I've passed police cars while I'm going almost 10 mph over the limit driving a red sports car and haven't got stopped. Gives some of my passengers the willies. I've put about 100,000 miles in that same car and have yet to be stopped for speeding.

It's not so much the speed that gets you stopped as how you are driving.

On an open road with little traffic and good environmental conditions going 10 over is not an issue. Do the speed limit while weaving in and out of traffic will get you noticed and stopped if you are perceived to be unsafe.

Oh, I never use a radar detector and I am not necessarily a saint when it comes to speed, but I seem to have a good ability to know where I can speed and where I can't. However, most important is how I drive.

Police are looking to stop the accidents and if you drive safely, then you are not so much a target.

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#6
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Re: Radar vs. Radar Detector

03/25/2015 3:37 PM

Yeah, I go a little over the speed limit, but usually hold it to <10 over. Most cops will tell you that they will just watch you go by at <10. But they will nab you if you pass them (sort of a slap in the face - disrespectful).

It also depends on where you are at: In Las Vegas they will announce on the TV news that they are ticketing people going 20 and over.

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#15
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Re: Radar vs. Radar Detector

03/26/2015 3:29 PM

"Police are looking to stop the accidents" That is very true unless Police are using their radars as a revenue source for their jurisdiction.

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#16
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Re: Radar vs. Radar Detector

03/26/2015 3:49 PM

...well then, they are just trying to stop fiscal accidents.

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#11
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Re: Radar vs. Radar Detector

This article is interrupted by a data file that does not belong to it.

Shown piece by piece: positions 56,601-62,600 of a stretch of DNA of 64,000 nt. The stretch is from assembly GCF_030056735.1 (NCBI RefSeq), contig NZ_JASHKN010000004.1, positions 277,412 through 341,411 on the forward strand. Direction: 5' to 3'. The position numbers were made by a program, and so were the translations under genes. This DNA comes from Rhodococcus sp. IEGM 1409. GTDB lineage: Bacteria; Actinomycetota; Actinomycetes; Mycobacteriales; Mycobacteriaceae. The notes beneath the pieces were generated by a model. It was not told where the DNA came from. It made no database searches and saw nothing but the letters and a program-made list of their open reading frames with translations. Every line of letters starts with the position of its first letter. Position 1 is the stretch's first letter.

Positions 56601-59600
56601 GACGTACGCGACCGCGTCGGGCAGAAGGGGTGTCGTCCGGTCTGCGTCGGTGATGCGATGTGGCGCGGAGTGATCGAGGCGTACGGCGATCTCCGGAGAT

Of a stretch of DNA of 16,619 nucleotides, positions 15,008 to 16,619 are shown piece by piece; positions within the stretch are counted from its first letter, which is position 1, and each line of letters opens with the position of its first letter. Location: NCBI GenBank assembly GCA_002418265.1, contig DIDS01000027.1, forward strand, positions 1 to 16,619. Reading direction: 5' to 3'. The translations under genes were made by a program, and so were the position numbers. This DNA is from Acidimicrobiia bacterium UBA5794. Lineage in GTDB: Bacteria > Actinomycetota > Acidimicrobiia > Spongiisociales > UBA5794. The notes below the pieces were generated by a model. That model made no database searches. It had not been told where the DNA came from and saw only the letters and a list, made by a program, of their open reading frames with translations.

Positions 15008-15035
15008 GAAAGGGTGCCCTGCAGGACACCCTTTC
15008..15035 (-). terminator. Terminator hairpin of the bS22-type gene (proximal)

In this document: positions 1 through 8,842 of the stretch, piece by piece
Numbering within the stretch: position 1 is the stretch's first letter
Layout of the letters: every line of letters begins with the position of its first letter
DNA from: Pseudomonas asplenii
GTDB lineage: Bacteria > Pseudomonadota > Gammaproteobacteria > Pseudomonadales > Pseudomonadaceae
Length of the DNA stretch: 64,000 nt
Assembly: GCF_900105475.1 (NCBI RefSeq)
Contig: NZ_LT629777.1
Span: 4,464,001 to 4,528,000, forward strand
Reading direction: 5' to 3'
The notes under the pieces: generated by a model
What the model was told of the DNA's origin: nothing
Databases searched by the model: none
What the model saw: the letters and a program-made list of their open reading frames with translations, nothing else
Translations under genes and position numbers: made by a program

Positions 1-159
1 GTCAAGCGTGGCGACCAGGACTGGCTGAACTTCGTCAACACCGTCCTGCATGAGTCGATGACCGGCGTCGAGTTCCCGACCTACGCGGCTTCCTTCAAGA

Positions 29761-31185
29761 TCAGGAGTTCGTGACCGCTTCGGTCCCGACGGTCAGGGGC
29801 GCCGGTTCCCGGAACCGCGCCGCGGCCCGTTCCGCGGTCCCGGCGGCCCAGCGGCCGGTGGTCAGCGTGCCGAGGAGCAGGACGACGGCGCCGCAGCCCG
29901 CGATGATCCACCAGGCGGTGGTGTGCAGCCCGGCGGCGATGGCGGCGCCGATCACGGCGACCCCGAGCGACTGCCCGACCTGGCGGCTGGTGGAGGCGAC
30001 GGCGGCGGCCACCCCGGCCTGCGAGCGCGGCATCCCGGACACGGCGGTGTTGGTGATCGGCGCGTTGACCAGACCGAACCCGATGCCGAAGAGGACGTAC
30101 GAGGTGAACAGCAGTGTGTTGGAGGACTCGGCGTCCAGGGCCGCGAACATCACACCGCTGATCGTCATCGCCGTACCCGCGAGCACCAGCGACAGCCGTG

03/26/2015 6:50 AM

<Applause> GA

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#20
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Re: Radar vs. Radar Detector

03/27/2015 4:03 PM

The other side of the coin...

If the limit is 55 and everyone else is going 65, your chances of being in an accident are greater if you're going 55 rather than the same speed as the rest of traffic, especially if you need to change lanes and have to keep your eyes glued to the rear-view to see oncoming traffic.

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#3

Re: Radar vs. Radar Detector

03/25/2015 11:08 AM

Any discussion of radar detectors deserves inclusion of the Valentine One. It informs you not only of the number of radar signals, but more importantly, the direction.... so one can make an informed choice whether to slow down, or speed up. :-)

I'm not sure how the laser detection in other detectors performs, but the Valentine One has given me plenty of time to slow down presumably from laser scattered from cars ahead.

I don't have any affiliation with the company, other than being a satisfied customer. If you do decide to use a detector, this one is not cheap, but it is worth consideration.

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#4

Re: Radar vs. Radar Detector

03/25/2015 2:41 PM

"Escort has models that upload police locations to a database"

Also true of a number of sat-nav systems.

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#12
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Re: Radar vs. Radar Detector

03/26/2015 9:03 AM

Driving over in the Netherlands, the GPS alerted me of speed cameras and zones prior to getting there, which of course made everyone slow down. I found this as an annoyance more than anything.

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#7

Re: Radar vs. Radar Detector

03/25/2015 5:45 PM

I had a radar detector many years ago but I found they were more hassle than useful.

I learned to employ the 95% percentile rule.

Make sure there is at least 5% of the cars going faster than you and you can relax. It is still advisable to keep an eye on your mirrors however.

If you are the lone car on the highway then I have a fallback of <10 over as others have noted that you will rarely get a ticket on a highway if you are less than 10 over.

Watch out for Ruckersville, VA where the speed limit drops from 60 to 50 on a downhill section of US-29 because that is a significant source of revenue for the locals there. That's the only ticket I've received in the last 20 years. I made my $125 donation to the county in 2006.

And as others have said, your driving profile (keep a low one) has much to do with not catching the attention of the constabulary. In other words, don't drive like a douche bag. Fast is fine, just keep it safe.

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#8
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Re: Radar vs. Radar Detector

03/25/2015 6:01 PM

Yup. Every time someone flies by me down the road I think, Private, run out there and draw fire!

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#13
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Re: Radar vs. Radar Detector

03/26/2015 1:24 PM

I use pretty much your system at a more conservative 25% faster, so far with good results.